• Vasco M Pinto

    The stadium that pops immediately to my mind is the Braga Municipal Stadium, also known as “The Quarry”, in Braga, Portugal.
    It’s fascinating the poetic load that it bears in its geometric compositions. The repetitions, the games with light. The stadium has moments where time simply slows down. It’s like if we are in another dimension. In that sense, i think it elevates soccer into another, and more meaningfull, level.

  • Michael Zuo

    Of all the stadiums that’ve been built, the Skydome, aka Rogers Centre, is my favourite by far. Partly because of the fact that I live in Toronto so I get to appreciate it regularly, partly because my architecture teacher was one of the designers of the Skydome, partly because of it’s futuristic look, which is even more extraordinary considering it was designed in the 80′s. But mainly because of its trendsetting uniqueness, being the first stadium in the world with a fully retractable roof, and the fact that it still is the only stadium with its overlapping, shell-like, roof shape. And even better is its location, the fact that it is, quite literally, in the centre of the city right beside, what was, the tallest free standing structure on earth until 2010, the largest convention centre in canada, and the largest rail station in station. Oh and it has lake views.

  • Michael Zuo

    Of all the stadiums that’ve been built, the Skydome, aka Rogers Centre, is my favourite by far. Partly because of the fact that I live in Toronto so I get to appreciate it regularly, partly because my architecture teacher was one of the designers of the Skydome, partly because of it’s futuristic look, which is even more extraordinary considering it was designed in the 80′s. But mainly because of its trendsetting uniqueness, being the first stadium in the world with a fully retractable roof, and the fact that it still is the only stadium with its overlapping, shell-like, roof shape. And even better is its location, the fact that it is, quite literally, in the centre of the city right beside, what was, the tallest free standing structure on earth until 2010, the largest convention centre in Canada, and the largest rail station in Canada. Oh and it has lake views.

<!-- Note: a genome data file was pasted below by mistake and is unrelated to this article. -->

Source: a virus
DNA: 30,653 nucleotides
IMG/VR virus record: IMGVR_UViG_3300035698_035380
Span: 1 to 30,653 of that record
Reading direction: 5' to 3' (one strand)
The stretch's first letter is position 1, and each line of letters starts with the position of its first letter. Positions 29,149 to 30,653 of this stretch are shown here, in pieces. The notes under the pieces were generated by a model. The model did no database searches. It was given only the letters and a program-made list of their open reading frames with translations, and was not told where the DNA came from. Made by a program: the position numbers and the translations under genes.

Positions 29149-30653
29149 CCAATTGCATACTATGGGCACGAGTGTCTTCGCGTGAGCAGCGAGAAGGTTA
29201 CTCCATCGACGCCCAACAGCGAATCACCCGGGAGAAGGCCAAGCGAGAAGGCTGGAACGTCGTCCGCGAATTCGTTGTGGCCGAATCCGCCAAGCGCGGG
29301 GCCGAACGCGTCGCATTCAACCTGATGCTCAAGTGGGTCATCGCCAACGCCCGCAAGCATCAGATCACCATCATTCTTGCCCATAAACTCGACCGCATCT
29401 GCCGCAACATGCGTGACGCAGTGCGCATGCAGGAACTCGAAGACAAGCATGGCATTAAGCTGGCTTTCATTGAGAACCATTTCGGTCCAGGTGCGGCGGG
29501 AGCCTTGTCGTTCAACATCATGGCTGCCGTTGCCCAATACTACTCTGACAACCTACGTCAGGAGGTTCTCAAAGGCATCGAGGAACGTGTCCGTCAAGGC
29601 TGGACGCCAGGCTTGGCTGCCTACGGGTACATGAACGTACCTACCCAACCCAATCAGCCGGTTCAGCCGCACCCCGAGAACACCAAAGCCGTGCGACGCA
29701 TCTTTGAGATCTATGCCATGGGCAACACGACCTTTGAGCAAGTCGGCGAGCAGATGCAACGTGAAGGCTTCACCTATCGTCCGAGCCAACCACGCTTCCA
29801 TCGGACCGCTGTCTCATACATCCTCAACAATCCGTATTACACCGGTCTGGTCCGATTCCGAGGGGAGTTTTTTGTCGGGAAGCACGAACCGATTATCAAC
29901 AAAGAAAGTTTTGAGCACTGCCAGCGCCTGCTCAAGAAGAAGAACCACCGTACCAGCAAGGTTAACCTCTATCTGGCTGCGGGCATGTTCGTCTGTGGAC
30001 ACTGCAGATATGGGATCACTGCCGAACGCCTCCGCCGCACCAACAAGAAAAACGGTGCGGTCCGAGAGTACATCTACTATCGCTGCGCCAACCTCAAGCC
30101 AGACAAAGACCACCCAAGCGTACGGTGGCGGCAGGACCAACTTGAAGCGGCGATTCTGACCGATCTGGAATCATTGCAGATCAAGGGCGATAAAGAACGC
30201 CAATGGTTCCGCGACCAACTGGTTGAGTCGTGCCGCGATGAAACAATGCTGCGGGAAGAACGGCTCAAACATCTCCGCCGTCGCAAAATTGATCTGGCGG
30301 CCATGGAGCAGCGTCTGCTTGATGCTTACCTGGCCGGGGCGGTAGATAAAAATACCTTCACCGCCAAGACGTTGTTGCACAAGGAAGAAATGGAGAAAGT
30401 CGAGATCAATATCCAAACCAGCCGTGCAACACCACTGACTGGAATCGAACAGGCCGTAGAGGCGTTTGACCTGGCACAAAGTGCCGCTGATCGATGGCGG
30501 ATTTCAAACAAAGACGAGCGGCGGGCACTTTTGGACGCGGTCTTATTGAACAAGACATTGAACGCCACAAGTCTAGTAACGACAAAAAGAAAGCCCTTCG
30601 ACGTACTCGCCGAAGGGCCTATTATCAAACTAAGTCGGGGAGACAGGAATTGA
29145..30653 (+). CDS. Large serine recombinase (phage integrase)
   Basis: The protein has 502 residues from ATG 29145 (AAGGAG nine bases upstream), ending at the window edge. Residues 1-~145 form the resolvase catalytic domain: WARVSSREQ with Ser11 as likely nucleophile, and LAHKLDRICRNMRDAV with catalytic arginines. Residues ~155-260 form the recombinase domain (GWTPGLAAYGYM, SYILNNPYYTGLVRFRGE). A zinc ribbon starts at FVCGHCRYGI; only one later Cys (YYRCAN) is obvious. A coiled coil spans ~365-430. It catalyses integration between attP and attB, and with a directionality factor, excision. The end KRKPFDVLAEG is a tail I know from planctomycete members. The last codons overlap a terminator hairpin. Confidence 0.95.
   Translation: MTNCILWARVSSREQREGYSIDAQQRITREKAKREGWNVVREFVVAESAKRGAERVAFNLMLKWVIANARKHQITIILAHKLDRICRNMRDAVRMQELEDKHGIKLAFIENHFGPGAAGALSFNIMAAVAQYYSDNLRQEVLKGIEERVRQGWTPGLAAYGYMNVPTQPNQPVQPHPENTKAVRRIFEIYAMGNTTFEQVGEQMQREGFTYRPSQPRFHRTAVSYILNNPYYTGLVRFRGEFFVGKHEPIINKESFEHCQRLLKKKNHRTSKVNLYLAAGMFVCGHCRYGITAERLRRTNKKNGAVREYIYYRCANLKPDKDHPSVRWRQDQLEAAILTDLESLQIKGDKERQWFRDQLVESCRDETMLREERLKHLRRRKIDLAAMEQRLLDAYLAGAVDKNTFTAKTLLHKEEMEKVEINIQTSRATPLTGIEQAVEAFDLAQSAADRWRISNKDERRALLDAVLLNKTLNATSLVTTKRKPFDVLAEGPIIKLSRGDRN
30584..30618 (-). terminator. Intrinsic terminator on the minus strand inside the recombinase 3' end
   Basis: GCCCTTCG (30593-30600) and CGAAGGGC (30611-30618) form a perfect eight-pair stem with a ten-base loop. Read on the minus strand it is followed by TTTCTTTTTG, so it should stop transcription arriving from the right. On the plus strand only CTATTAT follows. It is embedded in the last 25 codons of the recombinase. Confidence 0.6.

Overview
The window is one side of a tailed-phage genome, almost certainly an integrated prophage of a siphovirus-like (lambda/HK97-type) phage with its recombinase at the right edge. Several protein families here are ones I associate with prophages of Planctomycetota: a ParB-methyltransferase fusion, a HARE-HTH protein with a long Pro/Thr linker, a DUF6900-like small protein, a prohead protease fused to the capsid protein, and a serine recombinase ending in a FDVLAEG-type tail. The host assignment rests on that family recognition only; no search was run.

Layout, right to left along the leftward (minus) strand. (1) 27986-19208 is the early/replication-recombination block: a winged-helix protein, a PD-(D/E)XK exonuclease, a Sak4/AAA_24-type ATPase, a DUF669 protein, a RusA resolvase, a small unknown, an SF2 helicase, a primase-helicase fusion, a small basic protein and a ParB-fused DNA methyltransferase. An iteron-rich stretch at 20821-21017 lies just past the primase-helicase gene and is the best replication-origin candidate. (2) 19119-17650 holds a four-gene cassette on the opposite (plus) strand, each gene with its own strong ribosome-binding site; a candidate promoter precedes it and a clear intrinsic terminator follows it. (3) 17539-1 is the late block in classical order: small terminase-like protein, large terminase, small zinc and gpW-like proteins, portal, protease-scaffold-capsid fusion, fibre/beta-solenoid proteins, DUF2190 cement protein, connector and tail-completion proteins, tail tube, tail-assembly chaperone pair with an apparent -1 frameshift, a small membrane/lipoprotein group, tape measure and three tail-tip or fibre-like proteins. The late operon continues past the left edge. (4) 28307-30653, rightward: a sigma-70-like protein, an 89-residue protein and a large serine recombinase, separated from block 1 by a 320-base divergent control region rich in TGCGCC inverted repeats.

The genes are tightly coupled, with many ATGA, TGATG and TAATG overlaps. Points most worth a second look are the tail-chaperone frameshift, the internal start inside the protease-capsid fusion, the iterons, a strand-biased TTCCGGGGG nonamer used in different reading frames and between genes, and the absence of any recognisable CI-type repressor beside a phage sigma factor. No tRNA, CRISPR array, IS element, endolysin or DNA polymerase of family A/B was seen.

• Sam Tang

    The old Husky Stadium at the University of Washington. Beautiful views of Lake Washington and arguably one of the loudest stadiums in the US. What’s not to love?

  • Sevan Markerink

    The Olympic Stadium in Berlin (1936) is my all-time favorite. The contrast between the sober but subtle ornamented exterior, full of rhythm, and the fresh high-tech interior is stunning. Outside the visitor is confronted with the oppressive stories of the past, while the insides enlightening, peaceful atmosphere feels like a warm shower. Sorrow and joy, past and future, atrocities and heroism, old traditions and new techniques are nowhere so close to each other, and these contrasts make you enjoy the sport activity on the pitch more intense than in any other stadium in the world.

  • Sevan Markerink

    The Olympic Stadium in Berlin (1936) is my alltime favorite. The contrast between the sober but subtle ornamented exterior, full of rhythm, and the fresh high-tech interior is stunning. Outside the visitor is confronted with the oppressive stories of the past, while the insides enlightening, peaceful atmosphere feels like a warm shower. Sorrow and joy, past and future, atrocities and heroism, old traditions and new techniques are nowhere so close to each other, and these contrasts make you enjoy the sport activity on the pitch more intense than in any other stadium in the world.